US 20030156032 A1
A RFID device with a surface treatment which interferes with the transmission of RF signals/data between the RFID device and the RF interrogator or reader. A surface treatment of either RF reflective or RF absorptive ink is deposited on a RFID device using an attenuation pattern to fine tune the read range of the RFID device thereby eliminating or reducing the occurrence of accidental or cross reads between nearby RF interrogators or readers.
The surface layer may be deposited at the time of printing the labels thereby fixing the attenuation at a known level or the surface treatment may be applied in an on-demand fashion allowing the attenuation level to be varied to an individual requirement.
1. A method for configuring the read range of an RFID device, comprising the steps of:
a. Obtaining a RFID device; and
b. Adjusting the attenuation level of the RFID device by depositing an interfering layer in an attenuation pattern upon said RFID device.
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13. A read-range attenuated RFID device, comprising:
a. a RFID device; and
b. an interfering layer deposited in an attenuation pattern upon said RFID device.
14. The read range attenuated RFID device of
15. The read range attenuated RFID device of
16. The RFID read range attenuated device of claim of 13, wherein said pattern is a plurality of spaced apart dots.
17. The read range attenuated RFID device of
18. The read range attenuated RFID device of
19. The read range attenuated RFID device of
 This application claims the benefit of U.S. provisional application No. 60/305308 filed Jul. 12, 2001.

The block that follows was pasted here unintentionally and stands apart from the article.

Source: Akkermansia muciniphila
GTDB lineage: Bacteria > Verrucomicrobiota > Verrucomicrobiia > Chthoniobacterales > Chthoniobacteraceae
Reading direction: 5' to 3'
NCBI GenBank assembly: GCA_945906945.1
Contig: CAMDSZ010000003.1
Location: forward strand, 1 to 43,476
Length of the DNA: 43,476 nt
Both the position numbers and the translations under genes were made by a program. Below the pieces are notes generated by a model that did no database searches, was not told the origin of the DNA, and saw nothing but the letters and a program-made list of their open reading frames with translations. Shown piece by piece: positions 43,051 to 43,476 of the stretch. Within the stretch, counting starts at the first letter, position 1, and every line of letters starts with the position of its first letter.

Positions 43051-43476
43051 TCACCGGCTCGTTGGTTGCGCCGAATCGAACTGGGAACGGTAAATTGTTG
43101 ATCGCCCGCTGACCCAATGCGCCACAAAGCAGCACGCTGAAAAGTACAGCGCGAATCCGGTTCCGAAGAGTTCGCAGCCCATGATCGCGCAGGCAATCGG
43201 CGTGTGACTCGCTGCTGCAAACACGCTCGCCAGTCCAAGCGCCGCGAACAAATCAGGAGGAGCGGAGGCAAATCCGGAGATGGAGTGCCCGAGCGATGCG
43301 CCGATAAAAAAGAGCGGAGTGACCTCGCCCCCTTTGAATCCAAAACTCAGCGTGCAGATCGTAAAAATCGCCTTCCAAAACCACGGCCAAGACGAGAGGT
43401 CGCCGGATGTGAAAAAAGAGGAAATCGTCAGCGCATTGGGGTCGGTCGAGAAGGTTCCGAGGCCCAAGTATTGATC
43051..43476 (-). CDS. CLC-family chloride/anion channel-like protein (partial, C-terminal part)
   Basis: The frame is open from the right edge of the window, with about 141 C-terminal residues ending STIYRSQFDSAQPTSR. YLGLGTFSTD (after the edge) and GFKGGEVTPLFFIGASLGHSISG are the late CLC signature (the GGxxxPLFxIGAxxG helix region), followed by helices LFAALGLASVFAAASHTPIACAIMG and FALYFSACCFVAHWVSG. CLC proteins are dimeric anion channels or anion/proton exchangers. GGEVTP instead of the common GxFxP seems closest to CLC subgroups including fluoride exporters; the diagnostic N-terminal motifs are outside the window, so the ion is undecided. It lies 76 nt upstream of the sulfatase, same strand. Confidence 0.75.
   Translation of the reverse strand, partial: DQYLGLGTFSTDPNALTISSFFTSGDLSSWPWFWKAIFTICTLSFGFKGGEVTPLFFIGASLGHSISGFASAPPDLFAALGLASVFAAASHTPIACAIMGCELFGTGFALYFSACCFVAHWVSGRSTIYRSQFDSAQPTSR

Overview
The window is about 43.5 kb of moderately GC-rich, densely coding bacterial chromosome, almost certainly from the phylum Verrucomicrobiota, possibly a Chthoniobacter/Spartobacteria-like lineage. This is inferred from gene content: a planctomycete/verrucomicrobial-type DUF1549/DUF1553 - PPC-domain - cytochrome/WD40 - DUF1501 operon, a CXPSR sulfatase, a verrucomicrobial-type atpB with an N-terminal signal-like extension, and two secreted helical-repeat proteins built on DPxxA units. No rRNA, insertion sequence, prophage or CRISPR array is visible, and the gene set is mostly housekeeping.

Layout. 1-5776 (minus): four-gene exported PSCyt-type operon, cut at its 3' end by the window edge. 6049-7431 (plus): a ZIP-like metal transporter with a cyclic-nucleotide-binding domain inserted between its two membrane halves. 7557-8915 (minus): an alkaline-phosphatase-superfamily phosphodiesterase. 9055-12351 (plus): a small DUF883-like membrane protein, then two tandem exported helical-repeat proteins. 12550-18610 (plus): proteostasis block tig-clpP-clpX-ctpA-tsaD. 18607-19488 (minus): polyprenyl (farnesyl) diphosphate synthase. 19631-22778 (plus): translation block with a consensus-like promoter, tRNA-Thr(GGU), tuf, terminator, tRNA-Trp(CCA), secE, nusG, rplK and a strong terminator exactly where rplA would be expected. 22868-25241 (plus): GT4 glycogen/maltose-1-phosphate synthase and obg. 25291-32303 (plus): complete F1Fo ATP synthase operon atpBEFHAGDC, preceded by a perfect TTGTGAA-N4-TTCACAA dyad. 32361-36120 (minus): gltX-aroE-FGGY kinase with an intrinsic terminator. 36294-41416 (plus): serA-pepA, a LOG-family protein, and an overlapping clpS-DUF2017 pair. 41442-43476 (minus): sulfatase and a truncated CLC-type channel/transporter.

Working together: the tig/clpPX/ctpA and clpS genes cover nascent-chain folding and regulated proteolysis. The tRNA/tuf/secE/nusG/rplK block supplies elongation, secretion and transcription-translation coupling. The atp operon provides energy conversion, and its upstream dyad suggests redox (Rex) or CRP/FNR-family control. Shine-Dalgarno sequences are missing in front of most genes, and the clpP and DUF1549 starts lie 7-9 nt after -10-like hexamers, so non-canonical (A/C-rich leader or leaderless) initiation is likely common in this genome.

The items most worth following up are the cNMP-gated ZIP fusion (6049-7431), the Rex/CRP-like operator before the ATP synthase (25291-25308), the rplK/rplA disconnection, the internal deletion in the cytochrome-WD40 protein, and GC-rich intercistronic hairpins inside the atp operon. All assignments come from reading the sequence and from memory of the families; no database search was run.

The present invention generally relates to RFID labels and tags. Specifically, the present invention relates to controlled attenuation of the read range of an RFID label tags.
 RFID labels and tags are interrogated by a RF interrogator or reader. The RF interrogator or reader transmits a radio signal which is received by an RFID and is then reflected back to the reader/interrogator carrying the RFID's data content. The power used by the RF reader/interrogator is a factor in determining the range at which an RFID may be detected and/or interrogated. RF interrogator/reader power levels are subject to FCC regulations. Also, the power of the reader signal is limited by the antenna configuration selected and any shielding or interfering transmissions. Where multiple tags are present, within a read range, multiple reads may occur. Cross reads may occur between adjacent interrogators/readers. Physical barriers have been used to construct lanes through which RF labels pass one by one, for example parallel lanes each with its own reader/interrogator that is shielded from adjacent lanes. Shielding is expensive and difficult for the user to apply and if not applied correctly may result in lost or duplicate readings.
 In many RFID applications shielding is impractical and/or undesirable. For example, where several printers with RFIDs are located adjacent to each other on a common table top it would be difficult to reliably interrogate only one of them if the read range of the RFID's used was large (for example, 18 inches or more).